By ROBERT B. REICH
Whatever the outcome of the upcoming midterm elections, the activist phase of the Obama administration has likely come to a close. The president may have a fight on his hands even to hold on to what he's already achieved because his legislative successes have been large enough to fuel strong opposition but not big enough to strengthen his support. The result could be disastrous for him and congressional Democrats.
Consider the stimulus package. Although it's difficult to separate the consequences of fiscal and monetary policy, most knowledgeable observers conclude that the stimulus has had a positive effect. Real GDP is now increasing at an annual rate of 2.4%, and although the recovery is still fragile it's unlikely we'll fall back into a full-fledged recession.
Yet the official rate of unemployment remains above 9%, not including millions either too discouraged to look for work or working part-time when they'd rather have full-time jobs. Almost half of the jobless have been without work for more than six months, a level not seen since the Great Depression.
The central problem continues to be inadequate aggregate demand. The administration's original sin was not spending enough and focusing the stimulus more directly on job creation.
In fairness, no one knew how sick the economy was in February 2009 when Congress approved the initial stimulus. Yet by late spring 2009 the White House knew the extent of the damage and should have pushed much harder for significantly more spending. Almost a third of the initial stimulus, moreover, came in the form of temporary tax cuts, which already had been proven relatively ineffective at spurring demand after President Bush tried them in 2008. And many states were engaging in reverse stimulus policies, slashing spending and increasing taxes. The administration knew its stimulus was not nearly up to the job.
Even so, the initial spending inflamed conservative critics who claimed that it unnecessarily enlarged the federal deficit. And its subsequent apparent failure to reduce unemployment has only added more fuel to the fire. This pattern—big enough to energize adversaries but not enough to tangibly benefit most people or to gain the enthusiastic support of independent voters and the Democratic base—has come to haunt almost every major initiative.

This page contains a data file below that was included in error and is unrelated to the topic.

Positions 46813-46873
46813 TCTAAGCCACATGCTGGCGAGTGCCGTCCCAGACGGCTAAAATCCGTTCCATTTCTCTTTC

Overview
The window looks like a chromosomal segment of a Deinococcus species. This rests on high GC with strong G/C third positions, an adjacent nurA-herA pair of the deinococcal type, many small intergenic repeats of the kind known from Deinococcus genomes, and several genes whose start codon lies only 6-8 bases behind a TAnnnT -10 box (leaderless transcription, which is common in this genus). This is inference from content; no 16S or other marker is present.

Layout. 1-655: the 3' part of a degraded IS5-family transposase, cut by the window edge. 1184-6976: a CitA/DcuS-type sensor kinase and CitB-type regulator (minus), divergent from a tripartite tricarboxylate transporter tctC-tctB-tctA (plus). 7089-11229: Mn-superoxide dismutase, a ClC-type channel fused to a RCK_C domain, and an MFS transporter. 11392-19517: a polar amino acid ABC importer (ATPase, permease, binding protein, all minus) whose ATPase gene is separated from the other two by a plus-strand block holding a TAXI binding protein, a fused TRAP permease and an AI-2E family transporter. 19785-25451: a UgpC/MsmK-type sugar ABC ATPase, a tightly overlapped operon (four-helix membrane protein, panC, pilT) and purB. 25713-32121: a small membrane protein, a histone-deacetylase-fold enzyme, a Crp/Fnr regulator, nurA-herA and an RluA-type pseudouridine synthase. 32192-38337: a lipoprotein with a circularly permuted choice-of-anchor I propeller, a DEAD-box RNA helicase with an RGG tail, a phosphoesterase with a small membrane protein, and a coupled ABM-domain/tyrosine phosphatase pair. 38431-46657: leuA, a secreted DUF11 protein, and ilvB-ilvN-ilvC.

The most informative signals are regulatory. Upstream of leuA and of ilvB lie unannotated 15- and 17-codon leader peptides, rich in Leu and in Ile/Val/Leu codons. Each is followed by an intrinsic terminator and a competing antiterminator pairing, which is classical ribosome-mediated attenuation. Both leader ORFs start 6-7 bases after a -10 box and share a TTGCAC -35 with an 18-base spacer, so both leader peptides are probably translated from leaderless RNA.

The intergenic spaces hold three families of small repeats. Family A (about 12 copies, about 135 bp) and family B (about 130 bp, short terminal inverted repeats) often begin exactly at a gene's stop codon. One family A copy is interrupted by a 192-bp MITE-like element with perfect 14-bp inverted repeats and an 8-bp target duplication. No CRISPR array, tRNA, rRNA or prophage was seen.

The Troubled Asset Relief Program (TARP) was a clear financial success: It brought Wall Street back from the brink of collapse and in the end will likely cost taxpayers well under $100 billion. Yet in a larger sense, TARP also failed.
The bailout of Wall Street had been sold to the American people, by the Bush and then by the Obama administrations, as a way to revive Main Street and protect homeowners and jobs. But it didn't accomplish these broader goals. Small businesses have had difficulty getting loans. Few homeowners—according to a recent report by the special inspector general for TARP, only 340,000 of the estimated three to four million borrowers who were supposed to receive assistance—have had their mortgage terms permanently modified.
As Wall Street profits rebounded, TARP increasingly looked to many Americans like a giant political payoff. In a poll taken by Hart Associates in September 2009, more than 60% of respondents felt that "large banks" had been helped "a lot" or "a fair amount" by government economic policies, but only 13% felt that the "average working person" had been. TARP has fueled tea party anger on the right, disillusionment on the left, and cynicism on Main Street.